Sometimes, quiet.

There’s a lot to be said for quiet.

Every day, William and I go on several walks.  We take a walk mid-morning to get fresh air around the neighborhood.  We walk to the pond in the afternoon to feed the fish and the ducks.  More often than not, we will sneak in a third walk in the evening to decompress before we start his bedtime routine.  He absolutely loves being outside, so I seize every opportunity to nurture that love.

On most of our adventures, we chat constantly.  The teacher in me can’t resist pointing out different sights and providing explanations for new experiences and encounters.  I ask him questions about the things we pass and I tell him stories that randomly come to mind.  We talk about the blessings in our lives and how cool our God is to have made such an incredible world.  His responses vary from humming and chirping to blowing raspberries and I love them all.  These “conversations” are absolute treasures to me in our days together.  It blows my mind to think that, in time, my monologues will give way to two-way communication.

All that said, I find time on at least one of our walks every day for us to simply enjoy the quiet.  My mini-lessons are tabled and my musings are silenced.  We walk together and simply enjoy the sounds around us.

Quiet has been a dear friend of mine for as long as I can remember.  This may strike you as odd, given that my chosen profession was public school teaching, which is not known for its serenity.  Quiet is something often sought but seldom found in the fourth grade world and yet, I loved every minute of it.  Cherishing quiet doesn’t mean that I don’t enjoy the beautiful chaos of being with other people.  I adore being right in the middle of kids’ hustle and bustle and relish opportunities to socialize with friends and family whenever I can.  When my tank is empty, however; it’s quiet that refuels me.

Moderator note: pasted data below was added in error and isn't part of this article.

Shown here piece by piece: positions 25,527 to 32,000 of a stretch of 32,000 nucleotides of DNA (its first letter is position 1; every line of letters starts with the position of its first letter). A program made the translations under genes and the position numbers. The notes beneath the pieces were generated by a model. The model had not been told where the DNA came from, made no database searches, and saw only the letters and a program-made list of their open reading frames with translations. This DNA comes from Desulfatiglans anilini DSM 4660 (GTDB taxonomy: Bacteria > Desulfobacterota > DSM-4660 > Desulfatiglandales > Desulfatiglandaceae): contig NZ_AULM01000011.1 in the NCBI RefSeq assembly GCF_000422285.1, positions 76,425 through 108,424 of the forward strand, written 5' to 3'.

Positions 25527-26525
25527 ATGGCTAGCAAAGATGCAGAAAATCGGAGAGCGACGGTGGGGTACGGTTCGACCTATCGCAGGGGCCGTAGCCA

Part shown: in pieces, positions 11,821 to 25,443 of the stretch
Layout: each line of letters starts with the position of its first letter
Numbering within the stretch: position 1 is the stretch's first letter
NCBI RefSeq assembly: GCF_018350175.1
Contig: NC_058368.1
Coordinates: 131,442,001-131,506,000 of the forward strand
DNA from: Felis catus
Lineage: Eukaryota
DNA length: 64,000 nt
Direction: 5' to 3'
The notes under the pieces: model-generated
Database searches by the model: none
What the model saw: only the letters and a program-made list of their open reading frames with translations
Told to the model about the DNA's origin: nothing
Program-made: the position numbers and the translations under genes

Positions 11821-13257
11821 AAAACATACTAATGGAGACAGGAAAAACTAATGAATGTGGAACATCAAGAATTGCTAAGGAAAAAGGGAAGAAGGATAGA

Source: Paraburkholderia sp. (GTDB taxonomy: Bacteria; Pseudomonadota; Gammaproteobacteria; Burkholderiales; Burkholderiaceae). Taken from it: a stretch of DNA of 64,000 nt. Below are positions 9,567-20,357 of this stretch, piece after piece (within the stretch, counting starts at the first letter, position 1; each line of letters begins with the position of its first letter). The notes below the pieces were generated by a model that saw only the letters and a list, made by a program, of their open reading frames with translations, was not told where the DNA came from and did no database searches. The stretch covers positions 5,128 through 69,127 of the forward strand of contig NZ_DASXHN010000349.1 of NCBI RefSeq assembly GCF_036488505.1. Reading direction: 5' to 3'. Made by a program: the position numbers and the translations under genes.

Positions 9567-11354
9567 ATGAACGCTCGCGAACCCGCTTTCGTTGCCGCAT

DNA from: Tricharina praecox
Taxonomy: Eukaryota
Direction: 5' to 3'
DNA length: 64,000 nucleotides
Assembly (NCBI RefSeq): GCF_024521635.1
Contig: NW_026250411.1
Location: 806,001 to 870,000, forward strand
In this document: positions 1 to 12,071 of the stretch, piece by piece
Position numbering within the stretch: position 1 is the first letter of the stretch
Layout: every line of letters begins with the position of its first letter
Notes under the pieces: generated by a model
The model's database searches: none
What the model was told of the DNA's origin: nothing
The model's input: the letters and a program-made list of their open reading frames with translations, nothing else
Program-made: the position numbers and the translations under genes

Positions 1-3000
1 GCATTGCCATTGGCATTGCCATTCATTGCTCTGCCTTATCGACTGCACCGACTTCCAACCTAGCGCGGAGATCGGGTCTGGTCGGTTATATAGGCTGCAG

These days, if you want quiet you have to intentionally seek it out.  There are 9 million voices (both spoken and written) clamoring for our attention at any given moment.  As a result, many people have developed a discomfort with quiet and seek to fill every second void of sound. I don’t want that for William.  I frequently wonder if the noise in our lives is the single greatest contributor to stress and anxiety.  When was the last time you sat at a red light and just thought?  When your ears are always filled with something to dictate your thinking, do you ever have time to truly reflect?  To remember?  To process?  To pray?  To grieve?  When we distract ourselves from sadness or pain so that we never face it or feel it, do we ever really heal?

My fear is that the lack of quiet is stunting our emotional growth.  We are so preoccupied with external voices speaking all day long that our internal voice is often ignored.  I don’t want that to be the case in my life.  Rather than constantly allowing someone else to control what I think about, I want to choose daily to walk through the experiences in my life and be fully present within them.  This means spending some time every day just thinking…expressing my gratitude, reflecting on my victories and struggles, acknowledging my hurt, praying, remembering, and hopefully, growing.

I know quiet can be hard, but I believe it’s worthwhile.  Regardless of how often William chooses to pursue it, I don’t ever want him to be uncomfortable with it.  Rather than viewing quiet as a lack of something, I want him to see it as a gift of time for just him.  And so…we walk.  And while I treasure the chats we have during the rest of the day, sometimes our most incredible conversation can be found within those quiet strolls.



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